•11 year old female child presented with history of right sided hearing loss, vertigo and imbalance since 6 months, right facial numbness, facial asymmetry and difficulty swallowing since 3 months, headache and vomiting since 1 month duration.
•On neurological examination, there was involvement of the 5th,7th, 8th and lower cranial nerves on the right side.
•Tuning fork tests showed right SNHL. Cerebellar signs were present.
•Fundus examination showed papilledema suggestive of raised ICP.
•Working clinical diagnosis of right CP angle syndrome with increased ICP was made and imaging was performed.
•Case contributed by –
Dr Akshaya, Senior Resident, Department of Neuroimaging and Interventional Radiology, NIMHANS Bangalore.
Dr Jitender Saini, Professor, Department of Neuroimaging and Interventional Radiology, NIMHANS Bangalore
•Figure A & B: Axial CT sections before (A) and after (B) contrast administration show a large relatively well-defined heterogeneously enhancing lesion centered in the region of right cerebello-pontine cistern causing compression of the brainstem and fourth ventricle.
•Figures C to H: MRI images show T2 heterogeneous hyperintense lesion centered in the right cerebellopontine angle with intracanalicular extension (C), the lesion showing multiple susceptibility foci within on SWI (D), with no evidence of diffusion restriction (E). ASL CBF maps show areas of hypervascularity within the lesion (F). Post contrast images in axial (G) and coronal (H) planes show heterogeneous enhancement of the lesion with compression of the right MCP, brainstem and fourth ventricle.
FINAL DIAGNOSIS : Sporadic pediatric Vestibular Schwannoma
-Vestibular schwannomas (VS) are benign, slow-growing tumors that originate from vestibular division of the eighth cranial nerve.
-They typically originate in the internal acoustic meatus and can grow into the cerebellopontine angle, causing brainstem compression.
– Sporadic unilateral vestibular schwannomas without any NF2 characteristics or family history, are extremely rare in the paediatric population.
– SNHL is the most common presenting symptom of Pediatric VS similar to its adult counterpart.
– Headaches, tinnitus, ataxia and cerebellar dysfunction and signs of elevated ICP are the other presenting symptoms.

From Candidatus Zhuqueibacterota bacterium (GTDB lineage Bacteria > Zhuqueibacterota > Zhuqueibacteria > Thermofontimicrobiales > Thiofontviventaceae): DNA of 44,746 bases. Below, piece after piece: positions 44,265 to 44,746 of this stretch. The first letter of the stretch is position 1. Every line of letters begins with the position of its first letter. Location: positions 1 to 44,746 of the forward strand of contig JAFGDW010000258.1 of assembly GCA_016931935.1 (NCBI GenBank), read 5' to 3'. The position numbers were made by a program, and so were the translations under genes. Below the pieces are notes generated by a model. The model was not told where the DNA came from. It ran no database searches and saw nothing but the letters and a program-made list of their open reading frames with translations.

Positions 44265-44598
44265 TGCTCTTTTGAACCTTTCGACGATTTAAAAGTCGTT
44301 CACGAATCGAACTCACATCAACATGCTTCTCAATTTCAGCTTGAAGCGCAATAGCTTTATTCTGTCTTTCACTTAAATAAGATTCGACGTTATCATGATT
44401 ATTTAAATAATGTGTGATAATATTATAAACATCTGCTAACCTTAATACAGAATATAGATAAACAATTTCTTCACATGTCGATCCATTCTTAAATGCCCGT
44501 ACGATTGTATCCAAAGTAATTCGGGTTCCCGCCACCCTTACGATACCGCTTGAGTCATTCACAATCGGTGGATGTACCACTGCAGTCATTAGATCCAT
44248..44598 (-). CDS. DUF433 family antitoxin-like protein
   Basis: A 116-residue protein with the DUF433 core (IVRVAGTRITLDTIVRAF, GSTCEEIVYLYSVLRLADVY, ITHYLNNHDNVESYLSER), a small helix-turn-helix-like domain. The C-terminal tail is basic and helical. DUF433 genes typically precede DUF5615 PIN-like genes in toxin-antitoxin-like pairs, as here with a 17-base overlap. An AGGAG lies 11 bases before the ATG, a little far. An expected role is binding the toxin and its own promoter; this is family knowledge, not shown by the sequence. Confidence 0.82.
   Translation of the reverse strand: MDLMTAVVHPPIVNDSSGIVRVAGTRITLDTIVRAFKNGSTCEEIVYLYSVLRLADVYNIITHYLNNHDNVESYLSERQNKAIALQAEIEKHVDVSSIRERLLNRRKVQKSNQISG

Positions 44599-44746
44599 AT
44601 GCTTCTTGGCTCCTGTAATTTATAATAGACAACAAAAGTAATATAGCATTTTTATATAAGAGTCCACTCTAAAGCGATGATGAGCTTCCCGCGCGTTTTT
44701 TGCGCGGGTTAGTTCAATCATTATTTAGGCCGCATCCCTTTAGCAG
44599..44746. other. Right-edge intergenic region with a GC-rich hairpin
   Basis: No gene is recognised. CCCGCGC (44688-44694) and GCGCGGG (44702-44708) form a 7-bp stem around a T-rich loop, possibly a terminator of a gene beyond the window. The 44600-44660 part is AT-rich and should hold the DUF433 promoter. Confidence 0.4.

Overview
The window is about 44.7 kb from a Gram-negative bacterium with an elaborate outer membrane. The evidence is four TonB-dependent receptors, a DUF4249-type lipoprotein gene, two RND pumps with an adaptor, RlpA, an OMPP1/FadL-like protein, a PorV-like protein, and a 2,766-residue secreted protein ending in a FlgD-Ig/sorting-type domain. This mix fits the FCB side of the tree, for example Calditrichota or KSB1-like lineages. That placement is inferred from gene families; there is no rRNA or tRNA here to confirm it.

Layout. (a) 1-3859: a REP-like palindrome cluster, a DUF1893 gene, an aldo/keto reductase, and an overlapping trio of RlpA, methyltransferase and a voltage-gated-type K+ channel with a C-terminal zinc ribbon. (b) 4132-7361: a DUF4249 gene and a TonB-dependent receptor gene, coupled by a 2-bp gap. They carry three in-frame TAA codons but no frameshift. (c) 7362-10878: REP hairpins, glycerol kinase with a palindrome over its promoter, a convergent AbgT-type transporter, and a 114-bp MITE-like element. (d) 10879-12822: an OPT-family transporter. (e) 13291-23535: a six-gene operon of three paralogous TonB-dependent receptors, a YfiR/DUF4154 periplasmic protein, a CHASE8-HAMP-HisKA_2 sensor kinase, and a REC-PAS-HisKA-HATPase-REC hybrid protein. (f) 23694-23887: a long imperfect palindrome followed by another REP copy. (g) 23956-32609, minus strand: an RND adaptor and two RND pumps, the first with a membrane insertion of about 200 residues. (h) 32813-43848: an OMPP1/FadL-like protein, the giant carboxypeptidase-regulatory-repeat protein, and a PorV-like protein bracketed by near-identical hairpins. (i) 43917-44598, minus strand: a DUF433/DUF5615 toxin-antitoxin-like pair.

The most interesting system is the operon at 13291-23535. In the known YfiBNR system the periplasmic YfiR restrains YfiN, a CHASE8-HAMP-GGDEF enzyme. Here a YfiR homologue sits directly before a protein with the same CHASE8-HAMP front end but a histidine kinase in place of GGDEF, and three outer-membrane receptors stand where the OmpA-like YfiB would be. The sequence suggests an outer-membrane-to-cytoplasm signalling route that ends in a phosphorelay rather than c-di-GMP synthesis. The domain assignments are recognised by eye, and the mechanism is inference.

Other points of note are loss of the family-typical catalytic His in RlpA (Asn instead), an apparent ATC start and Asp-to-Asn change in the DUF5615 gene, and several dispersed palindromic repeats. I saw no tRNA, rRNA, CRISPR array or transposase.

– Pediatric VS with their average increased size at presentation are more likely to cause symptoms due to mass effect and increased ICP than their adult counterparts. – Facial palsy and trigeminal hypesthesia are other less common presenting symptoms.
•VSs are rare in childhood and an association with NF2 is often observed.
•Sporadic pediatric VS are extremely rare.
•Pediatric VS are more aggressive and vascular than their adult counterparts.
•Pediatric vestibular schwannomas cause hydrocephalus, various CN and brain stem findings by reaching quite large sizes.
•MRI in hypervascular VS commonly shows more solid tumour, without tumoral cyst and significantly larger size than non-hypervascular VS.
•The surface of hypervascular VS consistently shows multiple flow voids representing large draining veins.
•A multi-stage surgical approach is commonly used to treat hypervascular VS with the option of pre-operative embolization.
•Careful preoperative clinical-radiologic planning and intraoperative neuromonitoring are of critical importance for determining the surgical strategy and producing successful clinical results.
•Malina, G. E. K., Heiferman, D. M., Riedy, L. N., Szujewski, C. C., Rezaii, E. G., Leonetti, J. P., & Anderson, D. E. (2020). Pediatric vestibular schwannomas: case series and a systematic review with meta-analysis, Journal of Neurosurgery: Pediatrics PED, 26(3), 302-310.
•Tomita T, Grahovac G. Cerebellopontine angle tumors in infants and children. Childs Nerv Syst. 2015 Oct;31(10):1739-50. doi: 10.1007/s00381-015-2747-x. Epub 2015 Sep 9. PMID: 26351227; PMCID: PMC4564453.
•Yamakami I, Kobayashi E, Iwadate Y, Saeki N, Yamaura A. Hypervascular vestibular schwannomas. Surg Neurol. 2002 Feb;57(2):105-12. doi: 10.1016/s0090-3019(01)00664-4. PMID: 11904203.
•Teranishi, Yu MD,,; Kohno, Michihiro MD, PhD,; Sora, Shigeo MD; Sato, Hiroaki MD; Nagata, Osamu MD, PhD. Hypervascular Vestibular Schwannomas: Clinical Characteristics, Angiographical Classification, and Surgical Considerations. Operative Neurosurgery: September 2018 – Volume 15 – Issue 3 – p 251-261